Government Surveillance Is a Dangerous Path to Trek

Big Brother is watching you” appeared on billboards in George Orwell’s acclaimed novel, 1984, first published in 1949. Today, that ominous warning is rapidly becoming a reality.

In the past two decades, roughly since the tragic events of September 11, 2001, the U.S. government has increased its surveillance of Americans to a level unforeseen, even by Orwell.

Whether it be the National Security Administration, Central Intelligence Agency, Federal Bureau of Investigation, or your supposedly benign local government, you are being watched and tracked at almost every turn.

Making matters even more harrowing, the advent of smartphones, GPS tracking devices, social media, and countless other new technologies has made it easier than ever for private corporations to track your every move, thought, and desire. Just think about it: your every text message, Google search, phone call, and email is stored somewhere.

And as we have seen in the recent past, the government is not shy about forcing companies to hand over their users’ most private data should they deem it necessary. Although there is a need for the work of the NSA, CIA, FBI, or whichever organization claims jurisdiction to access sensitive personal data in extreme cases, such as an imminent terrorist attack, common sense and reality shows that these omnipotent agencies have been more than willing to seek data and information that is well outside the bounds of these strict guidelines.

Fortunately, whistleblowers such as Edward Snowden, a former NSA employee, have exposed some of the surveillance-state actions perpetrated by his ubiquitous former employer. Who knows what is actually happening in the deep corridors of these agencies, however, under the auspices of “national security”?

Although technology per se is not the primary driver of the increased government surveillance we’ve all come to expect and accept today, it certainly makes it much easier for governments to monitor their citizens. From a historical perspective, the scourge of surveillance has been alive and well for centuries. The Soviet KGB and the East German Stasi are just two examples of the sordid history of government surveillance.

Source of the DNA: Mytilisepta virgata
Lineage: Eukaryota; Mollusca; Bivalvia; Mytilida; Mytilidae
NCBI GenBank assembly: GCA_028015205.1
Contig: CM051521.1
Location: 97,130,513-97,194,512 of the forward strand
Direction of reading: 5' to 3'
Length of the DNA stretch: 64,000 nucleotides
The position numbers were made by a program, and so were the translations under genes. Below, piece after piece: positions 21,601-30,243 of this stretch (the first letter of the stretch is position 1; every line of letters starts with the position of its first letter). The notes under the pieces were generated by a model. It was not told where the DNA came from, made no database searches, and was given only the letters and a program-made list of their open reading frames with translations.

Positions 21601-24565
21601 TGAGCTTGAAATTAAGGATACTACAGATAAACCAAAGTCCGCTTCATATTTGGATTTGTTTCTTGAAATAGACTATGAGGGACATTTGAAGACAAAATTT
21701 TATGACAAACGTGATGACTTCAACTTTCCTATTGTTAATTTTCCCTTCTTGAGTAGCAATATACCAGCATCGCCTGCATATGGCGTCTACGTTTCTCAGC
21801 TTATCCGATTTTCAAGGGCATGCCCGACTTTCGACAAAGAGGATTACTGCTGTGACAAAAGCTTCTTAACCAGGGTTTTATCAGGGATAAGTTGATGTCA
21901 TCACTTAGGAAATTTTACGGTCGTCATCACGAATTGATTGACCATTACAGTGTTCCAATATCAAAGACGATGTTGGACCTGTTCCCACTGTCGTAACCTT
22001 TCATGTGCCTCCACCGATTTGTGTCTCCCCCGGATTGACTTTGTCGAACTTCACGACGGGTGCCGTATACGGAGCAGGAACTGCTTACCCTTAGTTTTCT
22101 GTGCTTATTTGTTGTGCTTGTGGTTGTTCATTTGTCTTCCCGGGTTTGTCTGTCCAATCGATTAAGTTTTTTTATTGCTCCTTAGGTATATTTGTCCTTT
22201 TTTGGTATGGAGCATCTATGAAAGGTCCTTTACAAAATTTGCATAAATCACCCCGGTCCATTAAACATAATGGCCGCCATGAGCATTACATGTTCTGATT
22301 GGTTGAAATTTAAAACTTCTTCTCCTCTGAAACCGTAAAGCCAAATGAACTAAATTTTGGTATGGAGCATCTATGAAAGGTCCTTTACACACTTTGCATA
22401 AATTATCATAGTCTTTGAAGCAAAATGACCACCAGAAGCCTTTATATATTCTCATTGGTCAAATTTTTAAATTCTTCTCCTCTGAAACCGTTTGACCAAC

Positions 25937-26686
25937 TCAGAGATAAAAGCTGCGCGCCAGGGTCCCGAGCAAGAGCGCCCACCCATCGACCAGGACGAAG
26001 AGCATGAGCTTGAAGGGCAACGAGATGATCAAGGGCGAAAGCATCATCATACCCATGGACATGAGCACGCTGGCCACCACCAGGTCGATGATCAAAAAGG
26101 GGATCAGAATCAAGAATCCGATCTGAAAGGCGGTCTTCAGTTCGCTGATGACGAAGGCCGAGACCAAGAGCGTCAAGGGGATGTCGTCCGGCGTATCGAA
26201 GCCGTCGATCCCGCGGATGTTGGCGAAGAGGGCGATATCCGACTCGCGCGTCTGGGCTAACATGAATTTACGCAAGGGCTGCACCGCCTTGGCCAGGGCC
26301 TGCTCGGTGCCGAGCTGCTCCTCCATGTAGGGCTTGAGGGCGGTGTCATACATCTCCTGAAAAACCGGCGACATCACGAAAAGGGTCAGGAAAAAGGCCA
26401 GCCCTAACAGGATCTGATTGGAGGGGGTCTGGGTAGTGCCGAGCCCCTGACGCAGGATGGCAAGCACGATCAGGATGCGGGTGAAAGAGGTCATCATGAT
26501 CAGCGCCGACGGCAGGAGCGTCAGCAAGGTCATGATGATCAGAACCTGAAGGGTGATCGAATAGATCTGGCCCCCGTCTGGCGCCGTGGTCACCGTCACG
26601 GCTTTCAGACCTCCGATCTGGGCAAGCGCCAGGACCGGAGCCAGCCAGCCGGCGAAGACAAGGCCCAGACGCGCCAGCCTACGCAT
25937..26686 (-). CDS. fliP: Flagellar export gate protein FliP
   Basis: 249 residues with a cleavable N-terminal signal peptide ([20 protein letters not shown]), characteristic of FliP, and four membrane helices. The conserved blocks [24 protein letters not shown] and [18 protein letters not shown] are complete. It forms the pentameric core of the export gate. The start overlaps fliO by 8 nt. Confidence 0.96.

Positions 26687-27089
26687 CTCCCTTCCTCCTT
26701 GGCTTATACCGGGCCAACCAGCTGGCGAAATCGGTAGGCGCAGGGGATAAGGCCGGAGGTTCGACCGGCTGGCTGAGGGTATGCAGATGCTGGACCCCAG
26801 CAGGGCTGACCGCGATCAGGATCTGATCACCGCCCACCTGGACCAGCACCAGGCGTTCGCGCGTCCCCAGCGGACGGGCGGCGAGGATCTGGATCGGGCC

In perhaps the most ominous current case, consider Communist China’s massive surveillance apparatus, where every citizen is monitored constantly. China’s “social credit system” is the most all-encompassing and terrifying surveillance program in world history.

For better or worse, most Americans are not overly concerned with government surveillance—yet. When we hear about things like city cameras capturing our every move, however, we should definitely raise our eyebrows. Even worse, stories abound over seemingly innocuous government surveillance operations that continue to push the envelope while trampling upon privacy rights and individual liberty.

The U.S. Constitution protects our privacy rights for a reason. Before our victory over Great Britain in the War of Independence, Americans (or colonists as they were then known) were victims of British surveillance and spy networks. Indeed, a primary reason for going to war against the mighty British military was so Americans would be free from surveillance.

Yet, here we are, more than two centuries later, struggling to avoid the onset of our own surveillance state. Although numerous officials from NSA, CIA, FBI, etc. will claim surveillance is necessary to “protect the homeland,” this is a false choice.

Benjamin Franklin warned us, “Those who give up liberty for security deserve neither.” This may be more relevant today than ever before.

Photo: Vicente Méndez/Getty Images

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